Northwest Military Blogs: McChord Flightline Chatter

Posts made in: September, 2011 (13) Currently Viewing: 1 - 10 of 13

September 1, 2011 at 12:18pm

KIRO flies with 446th AW crew into Afghanistan

KIRO-TV hitched a ride with a 446th Airlift Wing crew of Reservists for a mission into Afghanistan. 

They split the trip into four parts, all of which are airing on Channel 7 this week. 

You can watch a couple of the stories that have already aired here

September 4, 2011 at 8:06am

Airman magazine moves to digital home

Airman magazine entered a new era Sept. 1 with the release of its final hardcopy edition and the unveiling of its new digital home.

Airman is being re-launched as a new website and, while the Web address remains, the site has a fresh format and improved functions, officials said.

In addition to the stories and photos in the print magazine, visitors to the site will notice additional content. Publishing digitally, the Airman staff will be able to provide more and different kinds of stories, officials said.

For example, the print version for September includes a block of stories on the changes in the Air Force since 9/11 with two expansive photo features, a look at Operation Noble Eagle, the personal perspective of a wounded warrior and statistics from overseas operations. On the web, this special 9/11 content is supplemented with an interview with Chief of Staff of the Air Force Gen. Norton Schwartz and a question and answer piece with Chief Master Sergeant of the Air Force James Roy. Additionally, throughout the month of September, the Airman staff will post additional perspectives from Airmen directly involved in or affected by 9/11 and a story on the changes in Air Force technology in the past decade.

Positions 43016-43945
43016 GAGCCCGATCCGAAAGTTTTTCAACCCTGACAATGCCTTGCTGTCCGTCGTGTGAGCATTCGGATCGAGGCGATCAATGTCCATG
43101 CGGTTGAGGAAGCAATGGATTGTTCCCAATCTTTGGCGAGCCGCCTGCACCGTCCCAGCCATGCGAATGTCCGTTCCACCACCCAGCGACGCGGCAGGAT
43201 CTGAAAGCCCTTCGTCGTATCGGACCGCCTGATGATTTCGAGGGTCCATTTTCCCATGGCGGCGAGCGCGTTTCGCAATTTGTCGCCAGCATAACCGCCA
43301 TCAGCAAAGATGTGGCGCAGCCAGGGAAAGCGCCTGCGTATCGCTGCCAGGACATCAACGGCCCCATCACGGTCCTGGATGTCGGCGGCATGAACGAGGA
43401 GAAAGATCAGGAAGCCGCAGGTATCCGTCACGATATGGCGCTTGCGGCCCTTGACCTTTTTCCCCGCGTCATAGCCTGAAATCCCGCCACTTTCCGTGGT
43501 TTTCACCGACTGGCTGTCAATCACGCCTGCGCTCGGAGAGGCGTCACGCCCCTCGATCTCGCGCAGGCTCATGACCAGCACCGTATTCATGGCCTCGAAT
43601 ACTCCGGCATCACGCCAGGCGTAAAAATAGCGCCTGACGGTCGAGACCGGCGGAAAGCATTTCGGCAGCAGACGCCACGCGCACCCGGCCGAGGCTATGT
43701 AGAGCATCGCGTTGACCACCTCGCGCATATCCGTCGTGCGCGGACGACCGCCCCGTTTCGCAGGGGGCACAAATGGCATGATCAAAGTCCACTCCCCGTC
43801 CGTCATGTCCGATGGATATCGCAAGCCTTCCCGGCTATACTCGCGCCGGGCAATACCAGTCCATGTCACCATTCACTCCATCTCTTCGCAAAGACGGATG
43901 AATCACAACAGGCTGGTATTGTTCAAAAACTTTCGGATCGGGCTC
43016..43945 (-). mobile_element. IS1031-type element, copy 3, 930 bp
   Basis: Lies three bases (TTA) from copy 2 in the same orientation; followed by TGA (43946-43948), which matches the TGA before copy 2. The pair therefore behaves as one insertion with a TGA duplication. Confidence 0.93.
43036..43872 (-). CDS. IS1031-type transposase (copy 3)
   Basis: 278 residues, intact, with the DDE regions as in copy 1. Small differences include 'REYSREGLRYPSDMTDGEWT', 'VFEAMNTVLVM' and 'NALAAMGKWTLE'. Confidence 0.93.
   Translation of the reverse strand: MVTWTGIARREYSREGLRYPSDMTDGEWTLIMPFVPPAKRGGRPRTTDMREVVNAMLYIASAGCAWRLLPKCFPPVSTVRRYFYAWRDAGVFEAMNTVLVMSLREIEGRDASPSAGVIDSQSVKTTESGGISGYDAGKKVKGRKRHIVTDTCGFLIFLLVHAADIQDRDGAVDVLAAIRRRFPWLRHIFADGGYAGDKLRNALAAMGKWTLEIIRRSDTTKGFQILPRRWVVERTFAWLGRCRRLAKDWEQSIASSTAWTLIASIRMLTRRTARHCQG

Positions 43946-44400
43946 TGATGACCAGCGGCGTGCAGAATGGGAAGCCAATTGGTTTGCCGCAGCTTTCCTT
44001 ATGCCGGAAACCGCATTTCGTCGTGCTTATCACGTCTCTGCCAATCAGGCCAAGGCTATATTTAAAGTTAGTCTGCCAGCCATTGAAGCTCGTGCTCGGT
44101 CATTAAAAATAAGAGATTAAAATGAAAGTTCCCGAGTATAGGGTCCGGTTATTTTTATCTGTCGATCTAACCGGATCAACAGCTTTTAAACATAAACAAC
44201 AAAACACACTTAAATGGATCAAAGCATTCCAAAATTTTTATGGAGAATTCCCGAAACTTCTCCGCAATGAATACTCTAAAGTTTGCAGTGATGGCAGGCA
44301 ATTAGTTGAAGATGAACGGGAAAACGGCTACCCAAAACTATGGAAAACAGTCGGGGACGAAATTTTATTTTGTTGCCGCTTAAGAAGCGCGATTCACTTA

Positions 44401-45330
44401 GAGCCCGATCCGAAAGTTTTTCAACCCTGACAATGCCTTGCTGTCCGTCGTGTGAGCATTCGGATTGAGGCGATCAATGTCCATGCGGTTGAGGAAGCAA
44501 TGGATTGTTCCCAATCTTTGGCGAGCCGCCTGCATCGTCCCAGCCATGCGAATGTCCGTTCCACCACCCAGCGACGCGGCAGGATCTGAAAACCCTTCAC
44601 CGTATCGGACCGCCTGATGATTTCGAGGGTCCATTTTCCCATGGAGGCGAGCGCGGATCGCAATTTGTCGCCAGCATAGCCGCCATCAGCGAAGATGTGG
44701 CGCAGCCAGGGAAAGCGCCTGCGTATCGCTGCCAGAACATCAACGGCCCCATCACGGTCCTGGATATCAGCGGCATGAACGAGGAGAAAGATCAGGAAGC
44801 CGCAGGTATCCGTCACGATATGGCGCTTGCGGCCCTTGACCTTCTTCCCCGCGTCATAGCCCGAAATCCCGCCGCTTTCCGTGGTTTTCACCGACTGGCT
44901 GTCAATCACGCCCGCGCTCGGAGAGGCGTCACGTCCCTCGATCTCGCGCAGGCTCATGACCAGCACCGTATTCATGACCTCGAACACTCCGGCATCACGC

In another example of a new storytelling feature available in the digital magazine, a multimedia video accompanies the print and photo tale of Lester West, a barber who has cut the hair of military trainees at Lackland Air Force Base, Texas, for the past 50 years.

Airman, the official magazine of the United States Air Force, has been in circulation since 1957. It has changed publication size and frequency many times over the years, having been a quarterly, monthly and, most recently, bi-monthly print publication.

As the staff moves forward into digital publishing, their goal is to continue providing Air Force readers with Airman's trademark feature-length stories and high-quality images while embracing new technologies and new ways of telling the Air Force story, officials said.

September 7, 2011 at 5:50am

September 11th, 2001: Where were you then? Where are you now?

"Where were you when the world stopped turning on that September day?" Country singer Alan Jackson poses a question we will hear a lot this weekend. Looking back ten years at a defining moment in our country's history, we ask, "Where were you?"

I was deployed for Operation Joint Forge. While on the phone coordinating the arrival of another chaplain, I first heard the news. "Sir, are you aware of what's happening in the United States today?" Soon the Public Announcement system instructed no one was to leave the hangar. We gathered at the Morale Welfare and Readiness lounge where I sat beside the commander and watched events transpire half a world away. Planes crashed. Buildings collapsed. Our world changed.

Where were you when 9/11 happened? Like the attack on Pearl Harbor and the assassinations of President Kennedy or Martin Luther King Jr., it is the event that defines our era. Anniversaries give us pause to remember. Where were you? Who were you with? How did you feel? What did you do?